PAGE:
Updated: 25-Oct-2000 Ministerial Communiqus


December, 1979

Final Communiqué

Chairman: Mr. J. Luns.


Arms control and military security - SALT II - MBFR - Soviet long range theatre nuclear forces - Challenges to the security of the Alliance - 1979 Defence Review - LTDP - Air defence programme for ACE - Deterrent and defensive posture - New force goals - Military assistance to Portugal and Turkey - NATO Armaments Planning Review - Periodical Armaments Planning System - Eurogroup - 1980-1984 force plan.

  1. The Defence Planning Committee of the North Atlantic Treaty Organization met in Ministerial Session in Brussels on 11th and 12th December, 1979.

  2. Ministers reviewed the overall state of the Alliance's security in the light of the developments during the year. They recalled that arms control as part of detente was essentially complementary to the safeguarding of security by military means and that these objectives must be pursued in parallel. They reaffirmed their support for the SALT II Treaty as a major contribution to detente and to security and looked forward to its early ratification. They took note of the present state of negotiations on Mutual and Balanced Force Reductions and stressed the importance their governments attached to early progress in Vienna.

  3. Ministers reviewed developments in the military capabilities of the Warsaw Pact. They reiterated their concern at the continued build-up of these capabilities, which were already at levels well in excess of defensive requirements. They expressed their disquiet at the destabilizing effects of the already substantial and still increasing deployment by the Soviet Union of longer range theatre nuclear forces. They noted that the NATO response to this development, including the related arms control approach, would be considered by a meeting of NATO Foreign and Defence Ministers immediately following that of the Defence Planning Committee.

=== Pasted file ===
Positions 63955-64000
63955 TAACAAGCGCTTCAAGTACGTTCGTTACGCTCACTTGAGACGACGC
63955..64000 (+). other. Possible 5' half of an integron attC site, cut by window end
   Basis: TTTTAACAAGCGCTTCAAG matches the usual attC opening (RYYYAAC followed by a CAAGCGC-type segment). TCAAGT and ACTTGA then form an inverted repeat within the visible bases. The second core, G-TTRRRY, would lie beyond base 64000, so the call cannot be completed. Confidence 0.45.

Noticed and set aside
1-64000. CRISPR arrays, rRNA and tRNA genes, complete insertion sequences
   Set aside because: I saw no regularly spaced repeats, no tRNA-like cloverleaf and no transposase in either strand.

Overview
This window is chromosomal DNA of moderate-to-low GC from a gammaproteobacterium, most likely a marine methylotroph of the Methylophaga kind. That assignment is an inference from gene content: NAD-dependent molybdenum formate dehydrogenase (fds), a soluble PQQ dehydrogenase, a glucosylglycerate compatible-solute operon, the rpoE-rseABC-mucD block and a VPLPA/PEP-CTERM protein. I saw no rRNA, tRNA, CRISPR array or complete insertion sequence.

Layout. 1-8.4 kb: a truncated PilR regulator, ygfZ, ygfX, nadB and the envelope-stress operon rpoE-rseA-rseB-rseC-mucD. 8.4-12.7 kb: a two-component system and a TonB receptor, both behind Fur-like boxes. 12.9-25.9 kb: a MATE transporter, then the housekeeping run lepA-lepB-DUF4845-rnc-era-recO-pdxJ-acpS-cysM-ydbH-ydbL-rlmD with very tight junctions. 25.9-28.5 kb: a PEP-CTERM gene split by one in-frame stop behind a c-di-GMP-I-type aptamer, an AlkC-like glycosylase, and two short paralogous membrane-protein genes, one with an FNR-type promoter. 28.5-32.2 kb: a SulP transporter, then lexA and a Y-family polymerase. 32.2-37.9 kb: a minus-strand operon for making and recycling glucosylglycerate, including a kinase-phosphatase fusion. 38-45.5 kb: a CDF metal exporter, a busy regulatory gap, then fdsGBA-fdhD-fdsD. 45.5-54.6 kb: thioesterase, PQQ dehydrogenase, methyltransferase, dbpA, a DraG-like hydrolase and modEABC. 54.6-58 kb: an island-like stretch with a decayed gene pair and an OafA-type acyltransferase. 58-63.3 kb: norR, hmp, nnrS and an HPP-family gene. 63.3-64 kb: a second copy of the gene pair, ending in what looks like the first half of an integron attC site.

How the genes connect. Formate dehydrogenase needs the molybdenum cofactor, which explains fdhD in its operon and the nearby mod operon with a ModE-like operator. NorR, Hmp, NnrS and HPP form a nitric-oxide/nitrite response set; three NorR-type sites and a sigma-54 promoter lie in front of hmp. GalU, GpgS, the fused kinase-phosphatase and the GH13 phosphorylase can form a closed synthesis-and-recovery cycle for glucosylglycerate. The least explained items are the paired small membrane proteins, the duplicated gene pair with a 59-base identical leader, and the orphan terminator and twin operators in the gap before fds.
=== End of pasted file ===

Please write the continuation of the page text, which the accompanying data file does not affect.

4. Ministers noted that the forces now being deployed by the Warsaw Pact reflect substantial efforts sustained over a long period. They have been supported by the Soviet Union, its allocation to defence of 11 to 13% of its gross national product and its highly developed and technologically sophisticated armaments industry. Ministers concluded that the numerical strength and offensive capabilities of the Warsaw Pact forces, coupled with the Soviet Union's efforts to expand its global interest and influence, constituted a major and growing challenge to the security of the Alliance.

  5. Against this background, Ministers reviewed the outcome of the 1979 NATO Defence Review. On the positive side, they noted that NATO forces in all three services would benefit in the medium term from extensive major equipment and modernization programmes under way, together with certain other improvements in force capabilities, in response to the current NATO force goals.

  6. Ministers reviewed progress in the implementation of the Long-Term Defence Programme. They noted that, overall, progress was generally satisfactory; that the majority of the medium-term measures were already incorporated in national plans; and that planning was in most cases proceeding well for the longer term programmes. They recognized that much remained to be done before the benefits of the Long-Term Defence Programme could be fully realised to enable it to fulfil the objectives established by Heads of State and Government at the Washington Summit in 1978. In this context, Ministers reviewed a report on the air defence programme for Allied Command Europe for the next fifteen years. They approved the report as the architectural foundation on which future air defence can be built, and endorsed the first stage of this programme. They recognized the value of this co-ordinated approach to long-term planning and the opportunities it offers for greater co-operation.